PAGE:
Steve is a Jewish boy from the posh Chicago suburb of Highland Park with pushy Jewish parents who insisted on the usual (doctor, lawyer). When they urged him to go to law school, they probably had Supreme Court appearances in mind, not, as the firm boasts, a $2.1 million settlement for a homeless man hit by a garbage truck. But Paul Zuckerman, the partner who hired Steve and has become his mentor, considers this development to be a sign of grace. “You were on track to be an asshole,” he told Steve when I was there. “The best thing that ever happened to you in your life is that you fell flat on your face.”

Jewish white collar crooks play the lead role in the 1992 book “Den of Thieves” by James Stewart.

According to Wikipedia:

[Ivan] Boesky never recovered his reputation after doing a stint in prison, and paid hundreds of millions of dollars in fines and compensation for his Guinness share-trading fraud role and a number of separate insider dealing scams. Later, Boesky, who is Jewish, embraced his Judaism and even took classes at the Jewish Theological Seminary of America where he had been a major donor; however, in 1987, following the fallout from his financial scandal, The New York Times reported that “after Ivan F. Boesky had been fined $100 million in the insider-trading scandal, the Jewish Theological Seminary, acting at his request, took his name off its $20 million library.”

From Newsweek Oct. 13, 1991:

Alan Dershowitz, one of Milken’s lawyers, has mounted a campaign to discredit “Den of Thieves” as “a vicious anti-Semitic diatribe”–in part because the four “thieves” are Jewish. Stewart calls the charge “totally spurious,” and he’s right; there’s no evidence of bias in the book.

Ron Guhname writes:

WASPs rule! I wrote in a recent post that I was getting the sense that Americans with Protestant European backgrounds were the best behaved. So I decided to sum all my prior post numbers that dealt with ethnicity and moral behavior to assess this idea systematically. I followed the simple strategy of assigning a rank for each behavior for each of the 8 ethnic groups with sufficiently large sample sizes. Jews were often ignored in previous posts since one must turn to the religion rather than the ethnicity variable to get estimates, but I wanted to include them, so I calculated numbers and then ranks for them.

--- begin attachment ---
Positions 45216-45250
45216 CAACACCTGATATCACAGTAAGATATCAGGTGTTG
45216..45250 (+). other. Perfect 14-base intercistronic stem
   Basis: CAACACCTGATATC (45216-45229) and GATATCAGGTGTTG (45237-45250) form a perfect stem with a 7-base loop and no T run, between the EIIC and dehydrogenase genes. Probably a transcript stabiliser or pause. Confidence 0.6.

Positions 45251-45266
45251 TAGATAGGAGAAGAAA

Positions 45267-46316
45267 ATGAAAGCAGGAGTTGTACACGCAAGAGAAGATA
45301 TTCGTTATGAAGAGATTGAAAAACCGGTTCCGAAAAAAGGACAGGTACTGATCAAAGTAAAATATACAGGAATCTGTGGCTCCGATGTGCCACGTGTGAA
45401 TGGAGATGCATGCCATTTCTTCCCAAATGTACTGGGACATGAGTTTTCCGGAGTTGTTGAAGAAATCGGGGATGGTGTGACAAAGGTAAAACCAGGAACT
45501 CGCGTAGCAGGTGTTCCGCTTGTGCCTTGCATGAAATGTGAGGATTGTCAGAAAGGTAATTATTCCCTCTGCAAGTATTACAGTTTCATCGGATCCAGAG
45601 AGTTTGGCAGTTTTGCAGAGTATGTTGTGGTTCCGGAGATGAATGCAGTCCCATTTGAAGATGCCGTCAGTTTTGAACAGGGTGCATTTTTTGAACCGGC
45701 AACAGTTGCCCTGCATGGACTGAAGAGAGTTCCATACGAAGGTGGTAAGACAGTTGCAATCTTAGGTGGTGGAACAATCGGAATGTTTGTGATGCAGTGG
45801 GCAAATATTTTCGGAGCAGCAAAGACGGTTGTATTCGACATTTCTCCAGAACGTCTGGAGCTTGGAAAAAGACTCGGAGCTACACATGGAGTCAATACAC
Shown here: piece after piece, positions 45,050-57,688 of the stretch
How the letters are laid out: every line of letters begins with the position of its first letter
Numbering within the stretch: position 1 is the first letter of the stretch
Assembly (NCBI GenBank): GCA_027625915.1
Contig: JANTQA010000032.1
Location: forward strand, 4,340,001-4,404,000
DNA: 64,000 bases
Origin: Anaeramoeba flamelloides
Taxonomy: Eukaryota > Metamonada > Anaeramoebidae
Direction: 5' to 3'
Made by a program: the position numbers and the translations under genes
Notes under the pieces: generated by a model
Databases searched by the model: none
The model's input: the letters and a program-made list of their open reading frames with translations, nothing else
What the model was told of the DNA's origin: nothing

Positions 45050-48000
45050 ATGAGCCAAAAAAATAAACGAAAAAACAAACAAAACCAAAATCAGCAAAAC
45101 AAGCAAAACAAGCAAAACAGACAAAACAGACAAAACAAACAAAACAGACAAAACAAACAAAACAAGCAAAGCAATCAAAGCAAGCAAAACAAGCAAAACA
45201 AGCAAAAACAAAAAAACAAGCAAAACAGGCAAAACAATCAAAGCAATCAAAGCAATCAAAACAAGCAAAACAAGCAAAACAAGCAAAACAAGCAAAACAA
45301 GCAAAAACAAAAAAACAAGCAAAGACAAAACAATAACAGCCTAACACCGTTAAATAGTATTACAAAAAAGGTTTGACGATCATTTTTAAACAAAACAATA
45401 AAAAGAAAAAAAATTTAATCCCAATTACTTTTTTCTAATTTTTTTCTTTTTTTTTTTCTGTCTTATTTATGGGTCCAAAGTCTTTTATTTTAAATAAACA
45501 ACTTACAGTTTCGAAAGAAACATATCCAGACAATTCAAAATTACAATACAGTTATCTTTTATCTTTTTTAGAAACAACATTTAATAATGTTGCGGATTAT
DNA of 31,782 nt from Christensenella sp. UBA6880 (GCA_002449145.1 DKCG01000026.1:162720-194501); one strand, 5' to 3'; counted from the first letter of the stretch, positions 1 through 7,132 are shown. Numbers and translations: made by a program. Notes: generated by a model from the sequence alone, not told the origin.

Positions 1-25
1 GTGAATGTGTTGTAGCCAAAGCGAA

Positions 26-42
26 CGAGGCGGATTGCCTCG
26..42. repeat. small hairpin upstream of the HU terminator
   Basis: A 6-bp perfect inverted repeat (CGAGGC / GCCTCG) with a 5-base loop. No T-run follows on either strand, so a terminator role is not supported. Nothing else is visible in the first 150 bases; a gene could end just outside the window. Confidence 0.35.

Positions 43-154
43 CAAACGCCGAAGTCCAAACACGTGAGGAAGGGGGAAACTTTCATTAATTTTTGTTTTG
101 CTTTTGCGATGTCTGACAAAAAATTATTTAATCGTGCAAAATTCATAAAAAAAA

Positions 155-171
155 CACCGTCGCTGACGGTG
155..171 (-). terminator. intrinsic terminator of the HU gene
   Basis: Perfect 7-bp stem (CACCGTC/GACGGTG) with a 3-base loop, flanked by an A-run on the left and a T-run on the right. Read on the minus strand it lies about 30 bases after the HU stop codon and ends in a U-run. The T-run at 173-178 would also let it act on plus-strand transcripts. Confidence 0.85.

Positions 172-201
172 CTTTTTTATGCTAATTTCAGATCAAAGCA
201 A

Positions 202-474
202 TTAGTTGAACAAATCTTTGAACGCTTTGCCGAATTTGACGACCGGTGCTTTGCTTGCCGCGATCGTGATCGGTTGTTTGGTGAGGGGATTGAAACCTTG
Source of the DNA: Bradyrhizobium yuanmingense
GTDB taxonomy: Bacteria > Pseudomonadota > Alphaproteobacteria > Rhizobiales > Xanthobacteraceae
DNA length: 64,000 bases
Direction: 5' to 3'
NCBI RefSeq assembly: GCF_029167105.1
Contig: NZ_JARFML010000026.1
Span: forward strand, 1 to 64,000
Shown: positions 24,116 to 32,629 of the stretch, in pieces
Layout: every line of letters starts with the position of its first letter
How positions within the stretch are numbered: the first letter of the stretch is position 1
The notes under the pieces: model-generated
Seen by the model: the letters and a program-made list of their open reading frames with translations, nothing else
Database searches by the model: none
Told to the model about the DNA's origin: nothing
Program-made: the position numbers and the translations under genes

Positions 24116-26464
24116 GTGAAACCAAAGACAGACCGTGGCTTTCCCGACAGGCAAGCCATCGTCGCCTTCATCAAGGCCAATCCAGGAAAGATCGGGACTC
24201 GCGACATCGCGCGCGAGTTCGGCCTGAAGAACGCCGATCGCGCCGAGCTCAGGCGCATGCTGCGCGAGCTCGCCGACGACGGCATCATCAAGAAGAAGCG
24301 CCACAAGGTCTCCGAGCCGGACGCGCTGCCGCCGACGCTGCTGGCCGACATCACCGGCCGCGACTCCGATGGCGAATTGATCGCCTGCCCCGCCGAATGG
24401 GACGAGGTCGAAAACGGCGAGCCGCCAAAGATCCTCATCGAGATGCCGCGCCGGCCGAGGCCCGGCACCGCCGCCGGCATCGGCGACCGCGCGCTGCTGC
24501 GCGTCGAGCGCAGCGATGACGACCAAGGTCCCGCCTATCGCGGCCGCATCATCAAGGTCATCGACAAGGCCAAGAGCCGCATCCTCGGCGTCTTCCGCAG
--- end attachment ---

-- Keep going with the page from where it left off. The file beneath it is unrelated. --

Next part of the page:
I included all variables that I have posted on–here’s a list of them: okay to cheat on taxes; drinks too much; ethnocentric; dirty house; frequents prostitutes; promiscuous men over 30; feel that infidelity is not wrong; gay; lesbian; husbands and wives who cheat; fathers divorcing mom; women arrested; and promiscuity for men and women and under. I realized that I had not posted on drug abuse so I added that to the rest. I ranked group so high numbers indicate more bad behavior, then I simply summed the 16 rankings for each ethnic group. Here are the totals:

Bad Behavior Index

Blacks 106
Mexicans 85
American Indians 85
Italians 70
Irish 67
Jews 64
Germans 56
English/Welsh 47

My hunch was correct. This pattern coincides with that feeling that goes way back among nativists that the moral quality of the country was slipping with the mass immigration from Catholic, southern and eastern European countries, and more recently in concern over immigration from Mexico.

About Luke Ford

I've written five books (see My work has been covered in the New York Times, the Los Angeles Times, and on 60 Minutes. I teach Alexander Technique in Beverly Hills (